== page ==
Singer, Actress, and Activist Lila Downs Works To Break Down Walls
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<p>Feminist icon and Mexican folklorist Lila Downs’ most recent album <em>Salón, Lágrimas y Deseo </em>(Dancehall, Tears, and Desire), is dedicated to strong women everywhere. Her lyrics, inviting all “dangerous” women to join her, often highlight issues relating to social justice, while spanning blues to cumbia, folk and ranchera music. Inspired by Frida Kahlo, Downs says in an interview with <a href="http://remezcla.com/features/music/ana-tijoux-lila-downs-interview/">Remezcla</a> that she finds being Mexican has “a lot of value, even if the world that surrounds one doesn’t believe it.” She’s joined by her band, and special guest Chilean emcee Ana Tijoux, in-studio.</p> <p><strong>Watch live here or on the <a href="https://www.facebook.com/newsounds" target="_blank">New Sounds Facebook page</a></strong>.</p> <p><iframe frameborder="0" height="349" scrolling="no" src="https://www.facebook.com/plugins/video.php?href=https%3A%2F%2Fwww.facebook.com%2Fnewsounds%2Fvideos%2F10156113354383180%2F&amp;width=620&amp;show_text=false&amp;height=349&amp;appId" width="620" style="border: none; overflow: hidden;"></iframe></p>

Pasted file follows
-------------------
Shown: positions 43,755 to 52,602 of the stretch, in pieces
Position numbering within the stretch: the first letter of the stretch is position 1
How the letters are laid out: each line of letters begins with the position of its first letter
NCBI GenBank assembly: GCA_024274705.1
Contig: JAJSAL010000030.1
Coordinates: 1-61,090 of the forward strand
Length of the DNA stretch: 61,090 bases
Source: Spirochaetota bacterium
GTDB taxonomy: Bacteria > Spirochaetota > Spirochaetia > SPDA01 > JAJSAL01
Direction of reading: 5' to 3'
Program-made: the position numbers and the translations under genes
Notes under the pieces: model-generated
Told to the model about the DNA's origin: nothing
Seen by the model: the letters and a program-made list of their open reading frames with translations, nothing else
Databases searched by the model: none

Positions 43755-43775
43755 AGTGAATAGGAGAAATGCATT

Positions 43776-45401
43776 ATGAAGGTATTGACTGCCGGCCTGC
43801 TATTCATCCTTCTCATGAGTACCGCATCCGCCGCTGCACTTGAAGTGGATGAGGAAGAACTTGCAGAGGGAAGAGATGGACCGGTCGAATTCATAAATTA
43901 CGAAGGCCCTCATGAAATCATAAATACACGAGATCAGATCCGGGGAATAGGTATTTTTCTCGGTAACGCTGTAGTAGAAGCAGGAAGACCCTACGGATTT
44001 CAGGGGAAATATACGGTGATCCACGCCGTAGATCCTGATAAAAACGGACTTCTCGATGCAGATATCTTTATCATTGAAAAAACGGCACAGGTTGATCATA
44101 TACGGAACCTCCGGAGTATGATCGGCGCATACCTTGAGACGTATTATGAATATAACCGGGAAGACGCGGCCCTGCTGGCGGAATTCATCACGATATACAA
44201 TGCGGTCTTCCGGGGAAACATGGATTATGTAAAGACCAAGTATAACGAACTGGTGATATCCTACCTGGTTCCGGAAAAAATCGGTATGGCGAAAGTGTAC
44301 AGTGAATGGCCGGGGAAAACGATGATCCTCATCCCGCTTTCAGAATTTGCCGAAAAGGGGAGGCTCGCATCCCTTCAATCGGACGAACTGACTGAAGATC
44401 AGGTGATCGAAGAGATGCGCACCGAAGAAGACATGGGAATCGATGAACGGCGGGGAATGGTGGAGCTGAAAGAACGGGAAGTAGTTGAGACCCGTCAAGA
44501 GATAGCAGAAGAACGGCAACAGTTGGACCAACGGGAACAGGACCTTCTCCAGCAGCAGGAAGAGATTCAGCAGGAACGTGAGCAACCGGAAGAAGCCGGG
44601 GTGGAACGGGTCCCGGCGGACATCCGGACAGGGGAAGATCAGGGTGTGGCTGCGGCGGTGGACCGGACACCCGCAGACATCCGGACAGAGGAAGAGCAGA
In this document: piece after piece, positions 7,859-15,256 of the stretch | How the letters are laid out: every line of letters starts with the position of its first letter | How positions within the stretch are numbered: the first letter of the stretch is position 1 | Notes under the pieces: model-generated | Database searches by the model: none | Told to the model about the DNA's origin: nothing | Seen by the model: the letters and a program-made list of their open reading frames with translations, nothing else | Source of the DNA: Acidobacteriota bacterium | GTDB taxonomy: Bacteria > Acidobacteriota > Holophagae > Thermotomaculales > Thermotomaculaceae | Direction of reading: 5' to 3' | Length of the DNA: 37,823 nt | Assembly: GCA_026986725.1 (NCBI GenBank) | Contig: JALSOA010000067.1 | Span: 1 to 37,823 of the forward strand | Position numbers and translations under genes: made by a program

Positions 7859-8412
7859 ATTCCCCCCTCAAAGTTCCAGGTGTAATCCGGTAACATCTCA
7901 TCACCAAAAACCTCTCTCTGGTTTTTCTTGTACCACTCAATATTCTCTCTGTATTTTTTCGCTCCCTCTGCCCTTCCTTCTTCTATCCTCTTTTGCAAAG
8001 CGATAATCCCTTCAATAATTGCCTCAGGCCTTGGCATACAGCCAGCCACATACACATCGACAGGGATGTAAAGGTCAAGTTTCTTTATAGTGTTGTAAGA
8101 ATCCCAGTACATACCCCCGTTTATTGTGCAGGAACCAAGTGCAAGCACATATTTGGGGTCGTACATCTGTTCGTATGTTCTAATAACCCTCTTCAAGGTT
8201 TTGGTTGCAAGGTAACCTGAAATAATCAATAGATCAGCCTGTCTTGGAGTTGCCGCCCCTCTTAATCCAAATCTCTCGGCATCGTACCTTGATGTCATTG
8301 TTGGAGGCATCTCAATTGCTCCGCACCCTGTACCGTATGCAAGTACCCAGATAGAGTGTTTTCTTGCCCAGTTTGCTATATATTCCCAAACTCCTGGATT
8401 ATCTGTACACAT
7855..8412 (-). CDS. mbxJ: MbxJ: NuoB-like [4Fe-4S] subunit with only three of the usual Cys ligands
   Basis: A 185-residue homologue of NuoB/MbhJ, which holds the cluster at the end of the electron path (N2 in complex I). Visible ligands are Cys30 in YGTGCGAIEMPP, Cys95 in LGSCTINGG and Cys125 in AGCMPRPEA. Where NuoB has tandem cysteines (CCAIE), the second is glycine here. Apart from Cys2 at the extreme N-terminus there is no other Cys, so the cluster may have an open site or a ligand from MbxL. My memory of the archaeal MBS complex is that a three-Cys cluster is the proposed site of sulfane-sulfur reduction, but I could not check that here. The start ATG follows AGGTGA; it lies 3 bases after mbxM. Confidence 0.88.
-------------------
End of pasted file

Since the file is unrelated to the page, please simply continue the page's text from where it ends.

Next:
Mar 12, 2018